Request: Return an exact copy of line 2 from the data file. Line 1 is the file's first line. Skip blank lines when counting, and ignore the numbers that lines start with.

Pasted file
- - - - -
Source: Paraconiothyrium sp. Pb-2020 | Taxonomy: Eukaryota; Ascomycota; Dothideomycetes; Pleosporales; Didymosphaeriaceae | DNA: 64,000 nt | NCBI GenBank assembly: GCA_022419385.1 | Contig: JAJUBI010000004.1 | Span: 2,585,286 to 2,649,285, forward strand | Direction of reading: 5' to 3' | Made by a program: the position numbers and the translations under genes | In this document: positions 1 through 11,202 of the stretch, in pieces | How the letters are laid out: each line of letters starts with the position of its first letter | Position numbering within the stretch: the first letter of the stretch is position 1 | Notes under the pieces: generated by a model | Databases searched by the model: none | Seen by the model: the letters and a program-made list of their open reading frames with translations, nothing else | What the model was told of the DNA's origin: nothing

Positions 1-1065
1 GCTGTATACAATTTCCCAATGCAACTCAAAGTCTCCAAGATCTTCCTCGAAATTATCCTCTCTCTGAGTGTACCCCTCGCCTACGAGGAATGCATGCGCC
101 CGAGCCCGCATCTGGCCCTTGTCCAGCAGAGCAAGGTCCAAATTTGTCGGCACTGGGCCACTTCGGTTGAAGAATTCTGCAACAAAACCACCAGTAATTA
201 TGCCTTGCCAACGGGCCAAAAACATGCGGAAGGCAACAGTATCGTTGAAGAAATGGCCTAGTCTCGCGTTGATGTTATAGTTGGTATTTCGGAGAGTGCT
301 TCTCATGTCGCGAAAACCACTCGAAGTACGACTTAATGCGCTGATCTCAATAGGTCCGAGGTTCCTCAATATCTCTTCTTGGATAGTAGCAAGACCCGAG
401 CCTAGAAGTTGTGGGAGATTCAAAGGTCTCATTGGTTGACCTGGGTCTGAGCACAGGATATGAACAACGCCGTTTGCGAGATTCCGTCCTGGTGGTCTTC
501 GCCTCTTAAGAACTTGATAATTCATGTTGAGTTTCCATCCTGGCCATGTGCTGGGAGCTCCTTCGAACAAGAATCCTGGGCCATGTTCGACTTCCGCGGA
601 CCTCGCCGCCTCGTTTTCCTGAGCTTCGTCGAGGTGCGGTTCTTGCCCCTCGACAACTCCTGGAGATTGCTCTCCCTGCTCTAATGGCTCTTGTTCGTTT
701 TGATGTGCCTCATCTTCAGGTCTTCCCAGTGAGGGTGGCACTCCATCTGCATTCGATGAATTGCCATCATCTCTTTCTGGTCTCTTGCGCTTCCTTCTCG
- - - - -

Positions 1-1065